It has been consistently found in Aboriginal communities that the continuation of cultural traditions of is vital to the maintenance, resilience, and health of a society. For a community familiar to forced acculturation and discrimination, the identity and empowerment found in the conservation of Aboriginal culture has been said to have the power to redirect communities away from negative behaviors that are seen as “both a cause and consequence of numerous social ills,” including suicide and substance abuse.
However, the relationships and roles that arise from Aboriginal culture have the power to transmit more than just knowledge regarding tradition but, in some instances, may also transfer ideas and practices surrounding substance abuse. In a paper recently published in Human Organization—the journal of the Society for Applied Anthropology—REACH researchers highlighted this complex phenomenon through their study of a northern Inuit community.
The research team’s findings are based on the large and complex social network found within the community with insights gathered through 330 interviews with participants over a span of five months. Throughout the study, it was found that relationships that help sustain the community (including transfer of traditional knowledge and trade of subsistence foods) heavily overlap with the networks of alcohol co-use. Thus, as researchers noted, “the sources of cultural continuity and resilience are embedded in activities that may also be considered harmful.” This finding leads to philosophical concerns about the way we perceive alcohol use within social networks, creating the idea of confounding culture.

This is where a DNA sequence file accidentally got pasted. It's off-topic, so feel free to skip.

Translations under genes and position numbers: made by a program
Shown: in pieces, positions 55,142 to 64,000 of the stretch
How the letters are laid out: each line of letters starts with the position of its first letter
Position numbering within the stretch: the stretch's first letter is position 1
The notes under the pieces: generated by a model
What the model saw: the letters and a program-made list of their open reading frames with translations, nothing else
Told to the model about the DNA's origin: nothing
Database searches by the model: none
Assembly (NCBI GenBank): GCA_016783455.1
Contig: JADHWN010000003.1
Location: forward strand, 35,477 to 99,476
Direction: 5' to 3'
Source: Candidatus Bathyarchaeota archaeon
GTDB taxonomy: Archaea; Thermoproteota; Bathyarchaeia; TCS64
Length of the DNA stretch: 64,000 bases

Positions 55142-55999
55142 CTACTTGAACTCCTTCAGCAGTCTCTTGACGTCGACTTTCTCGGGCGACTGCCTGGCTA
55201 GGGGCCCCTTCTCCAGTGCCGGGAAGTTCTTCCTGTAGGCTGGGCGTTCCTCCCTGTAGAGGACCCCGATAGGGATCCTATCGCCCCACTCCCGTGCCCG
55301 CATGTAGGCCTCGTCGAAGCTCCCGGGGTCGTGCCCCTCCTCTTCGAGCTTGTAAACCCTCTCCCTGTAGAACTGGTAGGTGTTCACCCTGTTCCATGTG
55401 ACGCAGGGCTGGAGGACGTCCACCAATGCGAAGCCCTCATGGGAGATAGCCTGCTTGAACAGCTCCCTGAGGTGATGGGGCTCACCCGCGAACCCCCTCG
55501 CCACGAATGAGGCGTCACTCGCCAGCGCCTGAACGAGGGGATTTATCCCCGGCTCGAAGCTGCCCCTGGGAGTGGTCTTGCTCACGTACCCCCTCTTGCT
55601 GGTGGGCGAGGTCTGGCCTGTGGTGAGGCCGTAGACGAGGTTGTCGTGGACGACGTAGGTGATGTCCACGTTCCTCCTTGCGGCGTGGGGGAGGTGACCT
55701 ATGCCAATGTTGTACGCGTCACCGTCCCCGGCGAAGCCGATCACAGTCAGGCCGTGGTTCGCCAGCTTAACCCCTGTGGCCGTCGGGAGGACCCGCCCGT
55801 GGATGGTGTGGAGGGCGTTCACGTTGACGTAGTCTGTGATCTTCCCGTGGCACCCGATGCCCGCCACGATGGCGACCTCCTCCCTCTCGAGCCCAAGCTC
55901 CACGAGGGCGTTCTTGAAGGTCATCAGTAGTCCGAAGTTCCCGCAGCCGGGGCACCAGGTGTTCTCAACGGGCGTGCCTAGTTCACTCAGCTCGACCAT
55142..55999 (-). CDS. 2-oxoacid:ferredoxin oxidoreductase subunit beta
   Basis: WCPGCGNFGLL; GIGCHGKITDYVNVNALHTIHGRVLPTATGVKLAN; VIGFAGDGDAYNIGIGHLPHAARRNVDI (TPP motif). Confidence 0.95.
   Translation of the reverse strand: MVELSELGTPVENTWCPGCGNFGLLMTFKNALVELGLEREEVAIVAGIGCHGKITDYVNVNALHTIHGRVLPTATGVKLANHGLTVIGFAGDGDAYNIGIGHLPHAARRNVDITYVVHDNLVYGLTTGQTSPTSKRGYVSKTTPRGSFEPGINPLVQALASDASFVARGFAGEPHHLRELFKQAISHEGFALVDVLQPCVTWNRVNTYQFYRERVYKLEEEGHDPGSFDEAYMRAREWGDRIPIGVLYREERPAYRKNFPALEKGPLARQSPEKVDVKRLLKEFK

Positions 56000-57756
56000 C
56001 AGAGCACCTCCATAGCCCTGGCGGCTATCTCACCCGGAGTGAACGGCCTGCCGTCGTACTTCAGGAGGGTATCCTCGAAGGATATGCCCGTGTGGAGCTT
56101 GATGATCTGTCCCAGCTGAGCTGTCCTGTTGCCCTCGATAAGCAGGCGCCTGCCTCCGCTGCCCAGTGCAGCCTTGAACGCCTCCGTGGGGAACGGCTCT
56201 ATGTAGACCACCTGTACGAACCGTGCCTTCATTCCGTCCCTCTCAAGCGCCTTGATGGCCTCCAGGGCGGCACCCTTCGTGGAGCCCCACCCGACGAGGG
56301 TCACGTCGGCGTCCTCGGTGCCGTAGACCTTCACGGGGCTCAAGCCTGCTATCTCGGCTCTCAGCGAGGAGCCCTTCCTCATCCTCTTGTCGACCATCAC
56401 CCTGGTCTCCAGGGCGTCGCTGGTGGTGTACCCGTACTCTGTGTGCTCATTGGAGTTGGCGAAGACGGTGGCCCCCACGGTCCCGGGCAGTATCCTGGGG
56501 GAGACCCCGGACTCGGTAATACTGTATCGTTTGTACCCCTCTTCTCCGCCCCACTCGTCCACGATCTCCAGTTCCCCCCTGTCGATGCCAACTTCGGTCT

As is noted in the recent study, prevention and intervention measures in Aboriginal communities are mostly blind to the fact that those who do not use alcohol also have severely weaker and severed ties to relationships that facilitate sharing of food and knowledge, providing a possible incentive to engage in alcohol co-use. This complicates many well intentioned programs which fail due to a lack of cultural knowledge, but there is also skepticism of whether culture-based initiatives (CBI) can do an effective job of intervening while maintaining the community’s own cultural views and values.
The team suggests then that we need a new way of approaching Aboriginal substance use and mental health. Moving forward, interventions need to be more culturally-tailored to account for the complexities of alcohol use in these cultural contexts.